• Alphege, Archbishop of Canterbury, and Martyr
  • Emma of Lesum, Benefactor
  • Olavus Petri, Swedish Lutheran Theologian, Historian, Liturgist, Minister, Hymn Writer, Hymn Translator, and “Father of Swedish Literature;” and his brother, Laurentius Petri, Swedish Lutheran Archbishop of Uppsala, Bible Translator, and “Father of Swedish Hymnody”

20 (Johannes Bugenhagen, German Lutheran Theologian, Minister, Liturgist, and “Pastor of the Reformation”)

  • Amator of Auxerre and Germanus of Auxerre, Roman Catholic Bishops; Mamertinus of Auxerre, Roman Catholic Abbot; and Marcian of Auxerre, Roman Catholic Monk
  • Christian X, King of Denmark and Iceland; and His Brother, Haakon VII, King of Norway
  • Marion MacDonald Kelleran, Episcopal Seminary Professor and Lay Leader

21 (Roman Adame Rosales, Mexican Roman Catholic Priest and Martyr, 1927)

  • Conrad of Parzham, Capuchin Friar
  • Sidonius Apollinaris, Eustace of Lyon, and His Descendants, Roman Catholic Bishops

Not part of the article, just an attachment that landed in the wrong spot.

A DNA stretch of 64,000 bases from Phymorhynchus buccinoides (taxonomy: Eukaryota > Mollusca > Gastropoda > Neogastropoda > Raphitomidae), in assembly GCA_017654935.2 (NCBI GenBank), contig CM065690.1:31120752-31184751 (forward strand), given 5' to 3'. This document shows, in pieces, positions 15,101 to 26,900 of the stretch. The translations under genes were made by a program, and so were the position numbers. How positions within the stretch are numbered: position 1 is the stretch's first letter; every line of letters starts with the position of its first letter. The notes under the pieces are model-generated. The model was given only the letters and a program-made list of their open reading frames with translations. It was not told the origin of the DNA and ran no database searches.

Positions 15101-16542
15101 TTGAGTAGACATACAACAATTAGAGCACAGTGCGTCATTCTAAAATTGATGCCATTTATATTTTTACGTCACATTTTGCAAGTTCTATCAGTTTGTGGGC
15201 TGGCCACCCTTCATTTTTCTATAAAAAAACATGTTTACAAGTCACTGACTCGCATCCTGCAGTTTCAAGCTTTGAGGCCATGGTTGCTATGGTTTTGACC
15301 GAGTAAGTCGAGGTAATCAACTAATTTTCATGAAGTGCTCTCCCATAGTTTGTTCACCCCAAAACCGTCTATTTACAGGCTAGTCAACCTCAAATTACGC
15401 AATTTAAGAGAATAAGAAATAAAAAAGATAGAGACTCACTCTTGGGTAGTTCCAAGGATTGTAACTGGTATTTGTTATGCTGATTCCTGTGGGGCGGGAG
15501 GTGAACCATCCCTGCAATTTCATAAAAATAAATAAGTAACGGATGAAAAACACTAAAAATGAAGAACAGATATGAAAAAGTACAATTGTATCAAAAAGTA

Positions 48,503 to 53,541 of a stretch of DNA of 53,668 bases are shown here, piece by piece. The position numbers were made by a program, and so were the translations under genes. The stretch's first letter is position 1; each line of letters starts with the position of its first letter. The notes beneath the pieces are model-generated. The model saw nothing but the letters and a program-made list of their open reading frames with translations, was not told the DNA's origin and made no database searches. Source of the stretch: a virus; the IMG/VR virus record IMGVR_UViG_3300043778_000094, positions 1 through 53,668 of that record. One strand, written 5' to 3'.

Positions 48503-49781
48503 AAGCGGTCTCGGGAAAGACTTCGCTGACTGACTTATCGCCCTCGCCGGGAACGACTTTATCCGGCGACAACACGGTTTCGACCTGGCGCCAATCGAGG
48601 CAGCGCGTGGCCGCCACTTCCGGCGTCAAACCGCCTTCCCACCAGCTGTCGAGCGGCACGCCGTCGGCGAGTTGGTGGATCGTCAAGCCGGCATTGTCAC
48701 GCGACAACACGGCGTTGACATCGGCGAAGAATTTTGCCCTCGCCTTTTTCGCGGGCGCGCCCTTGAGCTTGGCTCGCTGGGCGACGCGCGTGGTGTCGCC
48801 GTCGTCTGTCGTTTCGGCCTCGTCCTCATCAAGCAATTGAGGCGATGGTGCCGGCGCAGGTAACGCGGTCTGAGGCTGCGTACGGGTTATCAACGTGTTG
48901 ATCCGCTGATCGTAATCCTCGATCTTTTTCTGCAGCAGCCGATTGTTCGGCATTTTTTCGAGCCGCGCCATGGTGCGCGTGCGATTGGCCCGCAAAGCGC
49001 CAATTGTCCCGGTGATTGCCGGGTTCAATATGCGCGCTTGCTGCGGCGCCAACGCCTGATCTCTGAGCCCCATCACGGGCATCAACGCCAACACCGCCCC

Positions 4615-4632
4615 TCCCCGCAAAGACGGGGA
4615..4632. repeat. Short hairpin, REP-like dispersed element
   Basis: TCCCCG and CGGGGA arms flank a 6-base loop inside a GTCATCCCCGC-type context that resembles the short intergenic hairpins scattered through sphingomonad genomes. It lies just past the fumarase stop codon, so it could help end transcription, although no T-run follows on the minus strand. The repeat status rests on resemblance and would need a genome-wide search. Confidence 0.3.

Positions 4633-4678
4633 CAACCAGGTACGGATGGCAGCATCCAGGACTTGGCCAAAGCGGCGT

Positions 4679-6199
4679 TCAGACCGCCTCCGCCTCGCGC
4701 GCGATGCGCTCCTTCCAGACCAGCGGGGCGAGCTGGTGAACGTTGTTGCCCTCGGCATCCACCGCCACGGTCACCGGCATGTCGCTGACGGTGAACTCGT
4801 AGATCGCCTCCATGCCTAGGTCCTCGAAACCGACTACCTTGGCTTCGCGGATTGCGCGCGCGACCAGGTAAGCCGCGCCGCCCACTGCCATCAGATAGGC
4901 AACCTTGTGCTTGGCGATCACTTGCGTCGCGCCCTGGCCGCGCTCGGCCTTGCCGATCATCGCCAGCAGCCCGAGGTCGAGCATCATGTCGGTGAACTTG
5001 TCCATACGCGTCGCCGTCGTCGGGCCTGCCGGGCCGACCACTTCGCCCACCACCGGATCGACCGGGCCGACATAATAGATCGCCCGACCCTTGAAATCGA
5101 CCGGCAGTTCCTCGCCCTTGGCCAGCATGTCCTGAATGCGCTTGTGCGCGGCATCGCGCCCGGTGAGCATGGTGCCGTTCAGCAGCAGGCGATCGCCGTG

• Simeon Barsabae, Bishop, and His Companions, Martyrs

22 (Gene Britton, Episcopal Priest)

  • Donald S. Armentrout, U.S. Lutheran Minister and Scholar
  • Kathe Kollwitz, German Lutheran Artist and Pacifist
  • Vitalis of Gaza, Monk, Hermit, and Martyr

23 (Toyohiko Kagawa, Renewer of Society and Prophetic Witness in Japan)

  • Johann Walter, “First Cantor of the Lutheran Church”
  • Walter Russell Bowie, Episcopal Priest, Seminary Professor, and Hymn Writer

24 (Genocide Remembrance)

  • Egbert of Lindisfarne, Roman Catholic Monk, and Adalbert of Egmont, Roman Catholic Missionary
  • Fidelis of Sigmaringen, Capuchin Friar and Martyr
  • Mellitus, Bishop of London and Archbishop of Canterbury


26 (William Cowper, Anglican Hymn Writer)

  • Robert Hunt, First Anglican Chaplain at Jamestown, Virginia

27 (George Washington Doane, Episcopal Bishop of New Jersey; and His Son, William Croswell Doane, Episcopal Bishop of Albany; Hymn Writers)